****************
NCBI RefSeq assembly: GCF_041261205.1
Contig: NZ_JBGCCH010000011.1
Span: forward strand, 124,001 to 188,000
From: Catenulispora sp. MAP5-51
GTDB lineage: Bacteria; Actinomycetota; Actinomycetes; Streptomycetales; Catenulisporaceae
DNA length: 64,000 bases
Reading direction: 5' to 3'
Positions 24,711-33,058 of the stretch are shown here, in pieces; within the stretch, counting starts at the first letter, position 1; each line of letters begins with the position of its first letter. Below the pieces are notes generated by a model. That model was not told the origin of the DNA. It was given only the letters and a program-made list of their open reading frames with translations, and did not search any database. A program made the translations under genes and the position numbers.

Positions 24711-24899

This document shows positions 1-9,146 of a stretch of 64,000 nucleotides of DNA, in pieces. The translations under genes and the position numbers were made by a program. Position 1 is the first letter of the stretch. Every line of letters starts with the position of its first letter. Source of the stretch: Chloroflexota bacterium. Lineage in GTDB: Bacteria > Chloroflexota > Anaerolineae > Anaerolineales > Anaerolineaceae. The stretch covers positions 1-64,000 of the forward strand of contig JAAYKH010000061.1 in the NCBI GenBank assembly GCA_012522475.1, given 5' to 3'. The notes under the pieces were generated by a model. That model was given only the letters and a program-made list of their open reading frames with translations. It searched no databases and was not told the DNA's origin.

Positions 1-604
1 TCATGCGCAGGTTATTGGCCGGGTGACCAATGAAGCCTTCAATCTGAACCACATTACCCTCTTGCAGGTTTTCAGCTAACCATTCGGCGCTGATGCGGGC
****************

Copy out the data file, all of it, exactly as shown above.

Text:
NCBI RefSeq assembly: GCF_041261205.1
Contig: NZ_JBGCCH010000011.1
Span: forward strand, 124,001 to 188,000
From: Catenulispora sp. MAP5-51
GTDB lineage: Bacteria; Actinomycetota; Actinomycetes; Streptomycetales; Catenulisporaceae
DNA length: 64,000 bases
Reading direction: 5' to 3'
Positions 24,711-33,058 of the stretch are shown here, in pieces; within the stretch, counting starts at the first letter, position 1; each line of letters begins with the position of its first letter. Below the pieces are notes generated by a model. That model was not told the origin of the DNA. It was given only the letters and a program-made list of their open reading frames with translations, and did not search any database. A program made the translations under genes and the position numbers.

Positions 24711-24899

This document shows positions 1-9,146 of a stretch of 64,000 nucleotides of DNA, in pieces. The translations under genes and the position numbers were made by a program. Position 1 is the first letter of the stretch. Every line of letters starts with the position of its first letter. Source of the stretch: Chloroflexota bacterium. Lineage in GTDB: Bacteria > Chloroflexota > Anaerolineae > Anaerolineales > Anaerolineaceae. The stretch covers positions 1-64,000 of the forward strand of contig JAAYKH010000061.1 in the NCBI GenBank assembly GCA_012522475.1, given 5' to 3'. The notes under the pieces were generated by a model. That model was given only the letters and a program-made list of their open reading frames with translations. It searched no databases and was not told the DNA's origin.

Positions 1-604
1 TCATGCGCAGGTTATTGGCCGGGTGACCAATGAAGCCTTCAATCTGAACCACATTACCCTCTTGCAGGTTTTCAGCTAACCATTCGGCGCTGATGCGGGC